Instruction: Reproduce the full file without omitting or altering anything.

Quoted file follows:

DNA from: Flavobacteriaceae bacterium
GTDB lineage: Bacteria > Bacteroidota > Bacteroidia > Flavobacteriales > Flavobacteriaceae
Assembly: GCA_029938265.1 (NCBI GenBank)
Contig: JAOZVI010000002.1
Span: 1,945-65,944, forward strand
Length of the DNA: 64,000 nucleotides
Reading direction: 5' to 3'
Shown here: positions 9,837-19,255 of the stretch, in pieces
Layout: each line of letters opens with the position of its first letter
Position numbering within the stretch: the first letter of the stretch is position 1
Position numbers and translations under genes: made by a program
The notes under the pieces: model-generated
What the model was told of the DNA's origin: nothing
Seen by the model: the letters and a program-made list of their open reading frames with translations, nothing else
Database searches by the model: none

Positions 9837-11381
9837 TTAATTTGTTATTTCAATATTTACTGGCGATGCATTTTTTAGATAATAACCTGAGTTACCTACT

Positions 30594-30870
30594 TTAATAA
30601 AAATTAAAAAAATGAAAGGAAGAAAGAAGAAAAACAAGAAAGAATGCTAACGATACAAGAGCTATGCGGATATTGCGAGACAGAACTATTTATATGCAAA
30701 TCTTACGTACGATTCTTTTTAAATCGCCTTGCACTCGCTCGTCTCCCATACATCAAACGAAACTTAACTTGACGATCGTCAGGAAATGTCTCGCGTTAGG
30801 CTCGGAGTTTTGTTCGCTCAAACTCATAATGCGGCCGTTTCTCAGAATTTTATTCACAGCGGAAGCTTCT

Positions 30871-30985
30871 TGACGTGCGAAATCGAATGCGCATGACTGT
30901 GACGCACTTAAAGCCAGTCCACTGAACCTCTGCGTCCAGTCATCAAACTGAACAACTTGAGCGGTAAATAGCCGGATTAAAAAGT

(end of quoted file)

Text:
DNA from: Flavobacteriaceae bacterium
GTDB lineage: Bacteria > Bacteroidota > Bacteroidia > Flavobacteriales > Flavobacteriaceae
Assembly: GCA_029938265.1 (NCBI GenBank)
Contig: JAOZVI010000002.1
Span: 1,945-65,944, forward strand
Length of the DNA: 64,000 nucleotides
Reading direction: 5' to 3'
Shown here: positions 9,837-19,255 of the stretch, in pieces
Layout: each line of letters opens with the position of its first letter
Position numbering within the stretch: the first letter of the stretch is position 1
Position numbers and translations under genes: made by a program
The notes under the pieces: model-generated
What the model was told of the DNA's origin: nothing
Seen by the model: the letters and a program-made list of their open reading frames with translations, nothing else
Database searches by the model: none

Positions 9837-11381
9837 TTAATTTGTTATTTCAATATTTACTGGCGATGCATTTTTTAGATAATAACCTGAGTTACCTACT

Positions 30594-30870
30594 TTAATAA
30601 AAATTAAAAAAATGAAAGGAAGAAAGAAGAAAAACAAGAAAGAATGCTAACGATACAAGAGCTATGCGGATATTGCGAGACAGAACTATTTATATGCAAA
30701 TCTTACGTACGATTCTTTTTAAATCGCCTTGCACTCGCTCGTCTCCCATACATCAAACGAAACTTAACTTGACGATCGTCAGGAAATGTCTCGCGTTAGG
30801 CTCGGAGTTTTGTTCGCTCAAACTCATAATGCGGCCGTTTCTCAGAATTTTATTCACAGCGGAAGCTTCT

Positions 30871-30985
30871 TGACGTGCGAAATCGAATGCGCATGACTGT
30901 GACGCACTTAAAGCCAGTCCACTGAACCTCTGCGTCCAGTCATCAAACTGAACAACTTGAGCGGTAAATAGCCGGATTAAAAAGT